Iso-osmolar/Hypo-osmolar riboflavin/UVA cross-linking

The iso-osmolar cross-linking treatment used throughout this study involved the removal of the corneal epithelium followed by a single application of iso-osmolar riboflavin eye drops (containing riboflavin 0.136% and dextran 20%). After five minutes, the cornea was then exposed to a 30 minute 3.04 mW/cm2 dose of UVA, during which time the iso-osmolar riboflavin eye drops were re-applied at 3 minute intervals. In the case of hypo-osmolar riboflavin cross-linking, the iso-osmolar riboflavin eye drops were replaced with hypo-osmolar eye drops (containing riboflavin 0.136%, but no dextran).

Small-angle X-ray scattering data collection and analysis

The corneas (wrapped in Clingfilm) were mounted in a sealed polymethyl methacrylate (Perspex;, Coventry, UK) chamber with polyester film (Mylar; DuPont-Teijin, Middlesbrough, UK) windows and positioned ready for X-ray scattering data collection on Station I22 at the Diamond Light Source (Didcot, UK).

Small-angle X-ray scattering patterns were obtained at 1 mm intervals (in a grid) over two keratoconus corneal buttons (K1 and K2), four unswollen normal corneas (N1–4) and two swollen normal corneas (N5 and N6). The corneas were then cross-linked using UVA and a hypo-osmolar riboflavin solution and X-ray scatter patterns again collected at 1 mm intervals over each sample. In the same way, X-ray scatter patterns were obtained from three normal unswollen corneas (N7–N9) before and after iso-osmolar cross-linking. Each X-ray scatter pattern resulted from a 10 s exposure to a 0.1 nm wavelength X-ray beam focussed to measure 0.2×0.2 mm at the specimen. The data were recorded on a detector positioned 5 m (N1–N4 and N7–N9) or 6 m (N5, N6, K1 and K2) behind the specimen. Also examined were three pairs of swollen corneas (N10+N11, N12+N13, N14+N15) in which the left of each pair was cross-linked with iso-osmolar riboflavin solution and UVA and the right served as an untreated control. A single X-ray scatter pattern was collected from the centre of each treated and untreated cornea using an X-ray beam focussed to measure 0.5 mm vertically by 2 mm horizontally.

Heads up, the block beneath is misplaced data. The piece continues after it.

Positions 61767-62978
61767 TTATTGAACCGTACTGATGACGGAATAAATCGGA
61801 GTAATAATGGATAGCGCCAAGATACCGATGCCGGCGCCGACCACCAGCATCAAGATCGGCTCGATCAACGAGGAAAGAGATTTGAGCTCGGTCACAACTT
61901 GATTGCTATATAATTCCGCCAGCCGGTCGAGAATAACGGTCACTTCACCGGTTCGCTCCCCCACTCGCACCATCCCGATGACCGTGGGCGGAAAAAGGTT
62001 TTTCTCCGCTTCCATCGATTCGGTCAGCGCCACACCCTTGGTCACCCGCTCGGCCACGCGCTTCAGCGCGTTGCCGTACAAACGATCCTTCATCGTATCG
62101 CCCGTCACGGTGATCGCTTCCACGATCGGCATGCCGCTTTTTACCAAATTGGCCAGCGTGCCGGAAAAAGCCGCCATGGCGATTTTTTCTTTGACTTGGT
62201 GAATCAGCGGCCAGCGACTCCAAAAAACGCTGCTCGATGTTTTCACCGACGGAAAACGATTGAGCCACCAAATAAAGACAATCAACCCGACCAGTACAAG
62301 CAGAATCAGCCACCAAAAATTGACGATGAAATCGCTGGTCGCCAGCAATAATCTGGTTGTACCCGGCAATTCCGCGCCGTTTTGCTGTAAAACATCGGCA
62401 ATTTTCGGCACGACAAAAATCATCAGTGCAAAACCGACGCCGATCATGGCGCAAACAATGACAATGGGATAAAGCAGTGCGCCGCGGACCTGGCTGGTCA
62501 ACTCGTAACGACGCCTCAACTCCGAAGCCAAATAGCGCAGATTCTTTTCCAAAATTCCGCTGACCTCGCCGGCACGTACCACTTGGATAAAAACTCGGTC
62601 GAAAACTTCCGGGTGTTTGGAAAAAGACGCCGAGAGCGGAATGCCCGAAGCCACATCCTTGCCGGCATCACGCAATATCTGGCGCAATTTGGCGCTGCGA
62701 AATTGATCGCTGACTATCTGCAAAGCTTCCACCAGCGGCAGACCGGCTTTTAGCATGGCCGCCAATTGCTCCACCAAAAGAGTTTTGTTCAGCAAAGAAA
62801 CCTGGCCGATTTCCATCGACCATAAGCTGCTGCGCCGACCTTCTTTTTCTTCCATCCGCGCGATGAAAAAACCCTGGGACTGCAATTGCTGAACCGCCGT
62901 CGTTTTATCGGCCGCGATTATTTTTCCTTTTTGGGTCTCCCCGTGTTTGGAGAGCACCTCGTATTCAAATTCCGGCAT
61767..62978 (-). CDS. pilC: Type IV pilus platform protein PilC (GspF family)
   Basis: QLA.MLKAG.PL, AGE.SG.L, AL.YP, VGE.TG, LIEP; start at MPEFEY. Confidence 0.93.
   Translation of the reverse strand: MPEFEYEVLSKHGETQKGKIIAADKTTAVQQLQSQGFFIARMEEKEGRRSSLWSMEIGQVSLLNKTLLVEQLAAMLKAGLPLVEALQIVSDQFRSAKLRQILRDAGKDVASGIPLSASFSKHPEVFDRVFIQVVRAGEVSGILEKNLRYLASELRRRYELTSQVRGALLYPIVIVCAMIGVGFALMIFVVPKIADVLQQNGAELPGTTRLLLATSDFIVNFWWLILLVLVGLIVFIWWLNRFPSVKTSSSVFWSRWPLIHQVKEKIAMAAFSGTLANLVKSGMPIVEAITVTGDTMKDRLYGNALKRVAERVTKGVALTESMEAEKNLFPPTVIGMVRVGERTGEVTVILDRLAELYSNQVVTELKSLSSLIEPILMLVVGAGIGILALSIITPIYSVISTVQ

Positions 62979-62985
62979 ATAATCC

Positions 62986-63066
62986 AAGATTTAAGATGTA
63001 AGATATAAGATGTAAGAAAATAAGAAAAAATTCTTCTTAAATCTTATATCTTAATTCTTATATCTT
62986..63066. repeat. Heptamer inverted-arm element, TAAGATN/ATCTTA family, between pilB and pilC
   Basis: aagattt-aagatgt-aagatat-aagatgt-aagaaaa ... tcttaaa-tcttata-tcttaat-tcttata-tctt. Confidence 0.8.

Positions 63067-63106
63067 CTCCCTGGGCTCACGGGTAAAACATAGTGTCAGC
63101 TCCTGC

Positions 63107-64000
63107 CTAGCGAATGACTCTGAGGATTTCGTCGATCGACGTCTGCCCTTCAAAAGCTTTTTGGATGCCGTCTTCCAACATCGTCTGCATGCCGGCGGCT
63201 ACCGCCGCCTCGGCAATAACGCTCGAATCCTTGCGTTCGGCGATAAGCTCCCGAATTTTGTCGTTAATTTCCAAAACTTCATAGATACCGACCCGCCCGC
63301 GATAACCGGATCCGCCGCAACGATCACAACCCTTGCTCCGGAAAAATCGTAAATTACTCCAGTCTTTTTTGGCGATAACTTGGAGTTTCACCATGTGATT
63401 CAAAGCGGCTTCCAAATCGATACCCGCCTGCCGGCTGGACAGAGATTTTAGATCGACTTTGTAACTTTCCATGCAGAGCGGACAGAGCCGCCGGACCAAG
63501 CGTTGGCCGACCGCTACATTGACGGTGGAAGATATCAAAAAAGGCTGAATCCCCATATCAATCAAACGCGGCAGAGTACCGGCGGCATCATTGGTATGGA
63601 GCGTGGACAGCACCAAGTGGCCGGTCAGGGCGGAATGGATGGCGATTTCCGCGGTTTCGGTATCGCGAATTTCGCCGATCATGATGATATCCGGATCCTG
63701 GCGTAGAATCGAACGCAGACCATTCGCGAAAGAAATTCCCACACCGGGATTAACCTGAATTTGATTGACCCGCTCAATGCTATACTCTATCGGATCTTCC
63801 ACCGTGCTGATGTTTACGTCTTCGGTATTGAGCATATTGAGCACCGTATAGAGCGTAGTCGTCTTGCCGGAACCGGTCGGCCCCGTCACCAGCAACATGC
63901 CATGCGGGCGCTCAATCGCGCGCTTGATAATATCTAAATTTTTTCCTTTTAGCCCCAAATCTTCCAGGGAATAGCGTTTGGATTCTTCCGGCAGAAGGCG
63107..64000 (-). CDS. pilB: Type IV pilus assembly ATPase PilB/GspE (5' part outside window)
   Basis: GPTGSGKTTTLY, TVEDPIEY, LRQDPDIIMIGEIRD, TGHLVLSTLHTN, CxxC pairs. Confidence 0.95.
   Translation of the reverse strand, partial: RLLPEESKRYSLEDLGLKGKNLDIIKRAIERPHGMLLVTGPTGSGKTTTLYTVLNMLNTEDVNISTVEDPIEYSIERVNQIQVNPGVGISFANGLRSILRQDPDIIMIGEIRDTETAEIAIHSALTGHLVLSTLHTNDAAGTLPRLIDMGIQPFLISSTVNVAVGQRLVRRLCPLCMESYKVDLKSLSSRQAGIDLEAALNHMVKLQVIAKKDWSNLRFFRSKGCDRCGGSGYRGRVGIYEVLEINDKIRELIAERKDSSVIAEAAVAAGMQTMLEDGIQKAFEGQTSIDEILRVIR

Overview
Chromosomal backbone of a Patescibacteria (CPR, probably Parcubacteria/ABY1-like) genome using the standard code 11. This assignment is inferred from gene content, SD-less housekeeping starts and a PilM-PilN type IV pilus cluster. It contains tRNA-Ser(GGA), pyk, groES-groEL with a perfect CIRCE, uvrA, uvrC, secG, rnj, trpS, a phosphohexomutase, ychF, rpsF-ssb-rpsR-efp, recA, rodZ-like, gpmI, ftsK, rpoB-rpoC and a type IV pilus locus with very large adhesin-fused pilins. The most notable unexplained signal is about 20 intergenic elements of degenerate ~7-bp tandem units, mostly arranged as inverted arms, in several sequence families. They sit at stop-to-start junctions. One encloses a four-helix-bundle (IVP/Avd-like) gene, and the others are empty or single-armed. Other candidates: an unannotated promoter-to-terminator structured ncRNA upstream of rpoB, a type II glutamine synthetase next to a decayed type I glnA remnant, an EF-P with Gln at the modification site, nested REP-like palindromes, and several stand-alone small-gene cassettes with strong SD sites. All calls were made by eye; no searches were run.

Each X-ray scatter pattern consisted of an intense equatorial reflection, arising from the regular short-range spacing of collagen fibrils, a fainter and broader subsidiary equatorial maxima, caused by the uniformity of fibril diameters, and a series of sharp meridional reflections arising from the axial periodicity (D-period) along the fibrils. The X-ray scatter patterns were calibrated against the 67 nm meridional spacing of collagen in hydrated rat tail tendon.

Measurements of collagen D-period, fibril diameter and inter-fibrillar Bragg spacing before and after treatment at each measured position in the cornea were determined from the calibrated positions of the meridional [13], subsidiary equatorial maxima [13],[15],[16] and innermost equatorial reflection [13], [16], respectively. The relationship between X-ray Bragg spacing and the corresponding centre-to-centre distance of the parameter under investigation depends on the precise packing of the fibrils within the stroma. Most previous investigations have assumed a liquid-like or quasi-hexagonal packing [15], [17], in which case Bragg spacings need to be multiplied by a factor of 1.12 in order to convert to centre-to-centre spacings. However, as we are only concerned here with changes in these parameters, we present all results as Bragg spacings.